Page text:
Aug. 27, 2012 Professional athletic field managers maintain trimmed turfgrass with great precision, carefully painting crisp lines and colorful logos on their grass before each game. While these fields appear to be in perfect health, some field managers have noted deteriorating turfgrass beneath repeated paint applications.
New research now suggests why. In a study that appears in the September-October issue of Crop Science, three North Carolina State University researchers found that grasses coated with latex paints show a notable reduction in photosynthesis.
In their study, which was funded by the Center for Turfgrass Research and Environmental Education at NC State University, the researchers prepared 60 pots with sand and peat substrate before seeding each with perennial ryegrass, a grass commonly used on professional football and baseball fields including most NFL and MLB fields. After the grass matured, two different dilutions (no-dilution, and 1:1 dilution with water) of red and white latex paints were applied to the turf samples weekly for six weeks.
To recognize how paint affects turfgrass health, it's important to first understand how paint itself functions. Latex paints consist of four different components: resins, solvents, additives, and pigments. Each has a unique role in the painting process.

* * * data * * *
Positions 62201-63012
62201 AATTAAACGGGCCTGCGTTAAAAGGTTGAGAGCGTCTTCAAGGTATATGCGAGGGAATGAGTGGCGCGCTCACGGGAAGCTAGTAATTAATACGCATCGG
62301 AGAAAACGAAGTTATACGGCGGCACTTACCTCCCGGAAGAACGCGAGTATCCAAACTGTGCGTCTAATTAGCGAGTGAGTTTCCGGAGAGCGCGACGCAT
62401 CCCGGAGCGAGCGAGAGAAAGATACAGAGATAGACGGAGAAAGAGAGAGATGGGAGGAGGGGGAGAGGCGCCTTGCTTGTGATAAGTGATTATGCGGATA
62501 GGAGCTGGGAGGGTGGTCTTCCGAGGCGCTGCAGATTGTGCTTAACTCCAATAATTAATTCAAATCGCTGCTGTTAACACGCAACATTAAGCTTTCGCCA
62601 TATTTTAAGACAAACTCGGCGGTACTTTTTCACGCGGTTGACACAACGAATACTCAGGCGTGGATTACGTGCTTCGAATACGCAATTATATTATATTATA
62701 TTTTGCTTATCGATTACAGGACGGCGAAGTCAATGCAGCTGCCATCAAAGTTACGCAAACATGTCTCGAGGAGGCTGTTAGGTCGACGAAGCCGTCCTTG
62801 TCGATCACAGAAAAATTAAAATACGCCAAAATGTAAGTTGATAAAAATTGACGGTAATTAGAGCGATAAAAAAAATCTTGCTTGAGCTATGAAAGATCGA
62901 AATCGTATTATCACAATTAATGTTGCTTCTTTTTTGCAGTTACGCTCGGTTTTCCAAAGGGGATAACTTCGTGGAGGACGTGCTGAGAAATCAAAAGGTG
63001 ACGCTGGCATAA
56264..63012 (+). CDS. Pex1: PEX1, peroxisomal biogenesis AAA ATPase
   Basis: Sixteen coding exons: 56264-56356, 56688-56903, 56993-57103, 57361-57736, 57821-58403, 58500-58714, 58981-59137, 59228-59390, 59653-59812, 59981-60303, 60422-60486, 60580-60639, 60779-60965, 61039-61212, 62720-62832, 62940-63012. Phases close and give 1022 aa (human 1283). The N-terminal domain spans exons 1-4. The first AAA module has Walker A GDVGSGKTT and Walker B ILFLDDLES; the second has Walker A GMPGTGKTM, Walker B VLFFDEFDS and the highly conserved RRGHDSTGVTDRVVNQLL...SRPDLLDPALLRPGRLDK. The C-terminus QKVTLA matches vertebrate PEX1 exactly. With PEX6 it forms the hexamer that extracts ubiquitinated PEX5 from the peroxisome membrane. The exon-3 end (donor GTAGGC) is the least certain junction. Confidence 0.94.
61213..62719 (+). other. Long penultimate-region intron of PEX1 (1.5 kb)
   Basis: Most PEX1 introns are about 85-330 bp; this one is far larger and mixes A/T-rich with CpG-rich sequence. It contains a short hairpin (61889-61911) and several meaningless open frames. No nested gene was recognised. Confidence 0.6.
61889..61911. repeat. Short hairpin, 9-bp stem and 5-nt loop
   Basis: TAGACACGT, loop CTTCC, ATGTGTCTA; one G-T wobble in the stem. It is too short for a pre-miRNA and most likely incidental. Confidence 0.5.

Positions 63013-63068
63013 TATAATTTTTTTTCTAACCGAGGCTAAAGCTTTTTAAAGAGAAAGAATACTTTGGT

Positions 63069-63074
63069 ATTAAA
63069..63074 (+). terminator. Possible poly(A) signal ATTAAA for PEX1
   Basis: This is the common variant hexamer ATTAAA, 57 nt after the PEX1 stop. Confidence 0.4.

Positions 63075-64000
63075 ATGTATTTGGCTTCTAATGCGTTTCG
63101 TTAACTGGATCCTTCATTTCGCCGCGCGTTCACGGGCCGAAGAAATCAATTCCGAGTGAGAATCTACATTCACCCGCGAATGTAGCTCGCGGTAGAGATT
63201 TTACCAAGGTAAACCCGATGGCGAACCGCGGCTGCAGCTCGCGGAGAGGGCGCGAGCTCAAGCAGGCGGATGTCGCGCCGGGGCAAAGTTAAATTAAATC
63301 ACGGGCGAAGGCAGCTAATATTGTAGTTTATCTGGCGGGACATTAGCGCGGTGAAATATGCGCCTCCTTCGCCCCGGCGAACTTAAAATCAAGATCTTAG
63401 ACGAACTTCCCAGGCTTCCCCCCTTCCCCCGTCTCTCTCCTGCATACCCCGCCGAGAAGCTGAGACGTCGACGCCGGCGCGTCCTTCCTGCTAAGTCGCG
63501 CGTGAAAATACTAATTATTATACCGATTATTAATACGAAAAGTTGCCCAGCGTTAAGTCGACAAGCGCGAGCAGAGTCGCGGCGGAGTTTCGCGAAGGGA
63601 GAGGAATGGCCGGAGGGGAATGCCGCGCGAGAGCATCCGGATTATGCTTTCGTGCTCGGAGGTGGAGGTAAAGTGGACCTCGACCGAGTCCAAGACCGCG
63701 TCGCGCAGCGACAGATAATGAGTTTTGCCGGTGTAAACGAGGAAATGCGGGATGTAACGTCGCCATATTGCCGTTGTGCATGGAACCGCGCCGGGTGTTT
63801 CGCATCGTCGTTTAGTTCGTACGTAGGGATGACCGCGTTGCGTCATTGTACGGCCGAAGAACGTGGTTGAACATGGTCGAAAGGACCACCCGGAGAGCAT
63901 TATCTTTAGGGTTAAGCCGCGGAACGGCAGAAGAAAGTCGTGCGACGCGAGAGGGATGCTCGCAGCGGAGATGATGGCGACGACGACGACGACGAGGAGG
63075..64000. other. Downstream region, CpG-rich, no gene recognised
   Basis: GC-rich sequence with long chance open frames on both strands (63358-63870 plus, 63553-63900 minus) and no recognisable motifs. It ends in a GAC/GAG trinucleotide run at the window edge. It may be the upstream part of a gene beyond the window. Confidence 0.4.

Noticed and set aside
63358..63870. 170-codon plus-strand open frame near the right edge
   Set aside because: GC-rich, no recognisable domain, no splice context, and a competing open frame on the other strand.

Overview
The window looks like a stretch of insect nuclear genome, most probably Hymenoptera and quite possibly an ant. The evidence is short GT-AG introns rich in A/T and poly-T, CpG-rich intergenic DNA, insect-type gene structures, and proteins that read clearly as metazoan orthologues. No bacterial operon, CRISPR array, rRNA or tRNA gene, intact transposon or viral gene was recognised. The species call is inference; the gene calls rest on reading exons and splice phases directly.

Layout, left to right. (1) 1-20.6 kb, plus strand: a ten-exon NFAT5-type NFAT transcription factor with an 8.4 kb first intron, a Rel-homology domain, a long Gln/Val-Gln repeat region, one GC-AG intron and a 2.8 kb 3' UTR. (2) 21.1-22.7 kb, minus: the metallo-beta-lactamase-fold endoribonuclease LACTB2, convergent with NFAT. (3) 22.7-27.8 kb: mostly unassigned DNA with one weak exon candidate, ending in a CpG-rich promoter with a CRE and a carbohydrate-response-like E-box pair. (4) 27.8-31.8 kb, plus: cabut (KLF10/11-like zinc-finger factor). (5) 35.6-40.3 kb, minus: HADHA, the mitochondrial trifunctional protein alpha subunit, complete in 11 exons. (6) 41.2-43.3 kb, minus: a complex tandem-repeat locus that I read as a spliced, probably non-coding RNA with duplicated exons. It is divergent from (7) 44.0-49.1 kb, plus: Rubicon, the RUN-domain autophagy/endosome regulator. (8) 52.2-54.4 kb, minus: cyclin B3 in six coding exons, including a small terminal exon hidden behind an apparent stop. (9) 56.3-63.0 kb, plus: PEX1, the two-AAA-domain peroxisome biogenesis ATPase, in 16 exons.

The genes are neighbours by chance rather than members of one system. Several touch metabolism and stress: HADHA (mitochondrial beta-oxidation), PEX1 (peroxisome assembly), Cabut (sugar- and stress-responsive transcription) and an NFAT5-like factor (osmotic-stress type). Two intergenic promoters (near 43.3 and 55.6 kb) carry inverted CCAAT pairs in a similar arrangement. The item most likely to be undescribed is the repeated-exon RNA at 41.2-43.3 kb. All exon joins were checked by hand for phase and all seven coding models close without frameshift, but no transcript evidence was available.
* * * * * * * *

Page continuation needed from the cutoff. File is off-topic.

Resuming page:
Resins act like an adhesive, allowing paint to stick to surfaces. Solvents dilute the paint and help ensure a consistent application thickness. Additives help distribute the pigments, the fourth component, into the liquid paint. Of these ingredients, the scientists say pigments pose the biggest threat to turfgrass.
Pigments are used in paint to ensure a surface is completely coated, and give paint its color by absorbing specific wavelengths of light while reflecting others. This wavelength-selective absorption allows for the wide variety of paint colors that exist today.
However, the NC State rese
|Contact: Madeline Fisher|
American Society of Agronomy